Three-dimensional structures self-assembled from DNA bricks

Yonggang Ke, Luvena Ong, William Shih, Peng Yin

Science. doi: 10.1126/science.1227268, 1177-1183 (2012).

Downloads: PDF, 7 pages.

Abstract:   We describe a simple and robust method to construct complex three-dimensional (3D) structures by using short synthetic DNA strands that we call “DNA bricks.” In one-step annealing reactions, bricks with hundreds of distinct sequences self-assemble into prescribed 3D shapes. Each 32-nucleotide brick is a modular component; it binds to four local neighbors and can be removed or added independently. Each 8–base pair interaction between bricks defines a voxel with dimensions of 2.5 by 2.5 by 2.7 nanometers, and a master brick collection defines a “molecular canvas” with dimensions of 10 by 10 by 10 voxels. By selecting subsets of bricks from this canvas, we constructed a panel of 102 distinct shapes exhibiting sophisticated surface features, as well as intricate interior cavities and tunnels.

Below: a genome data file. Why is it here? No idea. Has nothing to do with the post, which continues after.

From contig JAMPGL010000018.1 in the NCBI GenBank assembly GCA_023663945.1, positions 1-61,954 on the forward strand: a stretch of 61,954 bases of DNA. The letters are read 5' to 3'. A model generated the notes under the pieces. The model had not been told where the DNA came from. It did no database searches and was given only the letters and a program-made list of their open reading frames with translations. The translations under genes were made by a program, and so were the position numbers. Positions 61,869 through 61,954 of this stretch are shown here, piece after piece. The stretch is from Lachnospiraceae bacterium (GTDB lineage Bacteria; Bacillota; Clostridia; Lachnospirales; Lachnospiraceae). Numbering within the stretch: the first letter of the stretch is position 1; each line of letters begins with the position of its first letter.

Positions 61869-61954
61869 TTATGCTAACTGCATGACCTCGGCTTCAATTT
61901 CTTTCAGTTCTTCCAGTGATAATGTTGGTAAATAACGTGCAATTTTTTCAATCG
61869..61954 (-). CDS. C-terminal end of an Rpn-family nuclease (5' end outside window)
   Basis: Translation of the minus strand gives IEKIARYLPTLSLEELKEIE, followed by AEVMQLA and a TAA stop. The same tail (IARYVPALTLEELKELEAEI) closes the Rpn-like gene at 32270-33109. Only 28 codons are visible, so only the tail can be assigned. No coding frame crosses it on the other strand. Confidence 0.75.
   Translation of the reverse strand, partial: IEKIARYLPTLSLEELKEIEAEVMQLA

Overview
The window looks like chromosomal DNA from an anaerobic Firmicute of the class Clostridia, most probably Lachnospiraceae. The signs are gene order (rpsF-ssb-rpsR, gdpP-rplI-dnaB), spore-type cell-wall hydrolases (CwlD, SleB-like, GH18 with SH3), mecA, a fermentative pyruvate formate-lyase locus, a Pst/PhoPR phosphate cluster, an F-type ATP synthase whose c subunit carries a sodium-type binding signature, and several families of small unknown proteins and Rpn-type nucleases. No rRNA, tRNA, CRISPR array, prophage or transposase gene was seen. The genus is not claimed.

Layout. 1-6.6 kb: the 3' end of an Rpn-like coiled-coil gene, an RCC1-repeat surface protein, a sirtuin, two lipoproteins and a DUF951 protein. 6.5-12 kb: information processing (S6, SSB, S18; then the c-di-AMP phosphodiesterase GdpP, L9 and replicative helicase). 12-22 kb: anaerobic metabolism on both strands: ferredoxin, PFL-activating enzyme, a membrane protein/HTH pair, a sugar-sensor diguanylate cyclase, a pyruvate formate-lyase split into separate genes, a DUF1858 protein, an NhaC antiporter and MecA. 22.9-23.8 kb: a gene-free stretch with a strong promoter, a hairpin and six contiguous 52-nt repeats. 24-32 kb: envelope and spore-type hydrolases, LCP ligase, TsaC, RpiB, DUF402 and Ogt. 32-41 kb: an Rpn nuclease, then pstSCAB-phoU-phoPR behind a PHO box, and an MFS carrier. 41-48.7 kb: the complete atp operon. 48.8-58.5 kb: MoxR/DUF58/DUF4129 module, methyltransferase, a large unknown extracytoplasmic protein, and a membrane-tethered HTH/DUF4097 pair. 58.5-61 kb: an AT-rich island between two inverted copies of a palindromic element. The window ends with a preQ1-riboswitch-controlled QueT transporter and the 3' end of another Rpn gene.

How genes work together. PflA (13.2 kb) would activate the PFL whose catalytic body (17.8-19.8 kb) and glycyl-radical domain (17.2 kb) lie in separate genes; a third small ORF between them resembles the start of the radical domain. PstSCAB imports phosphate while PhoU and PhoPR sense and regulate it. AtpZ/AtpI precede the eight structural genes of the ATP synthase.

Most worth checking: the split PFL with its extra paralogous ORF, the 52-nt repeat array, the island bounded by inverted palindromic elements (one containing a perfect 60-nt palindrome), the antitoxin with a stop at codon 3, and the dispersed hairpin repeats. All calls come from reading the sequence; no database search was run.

Supplementary material: PDF, 240 pages


Summary figure: Tiny, nanoscale DNA structures assembled from DNA bricks. Each brick is a short, synthetic single strand of DNA.

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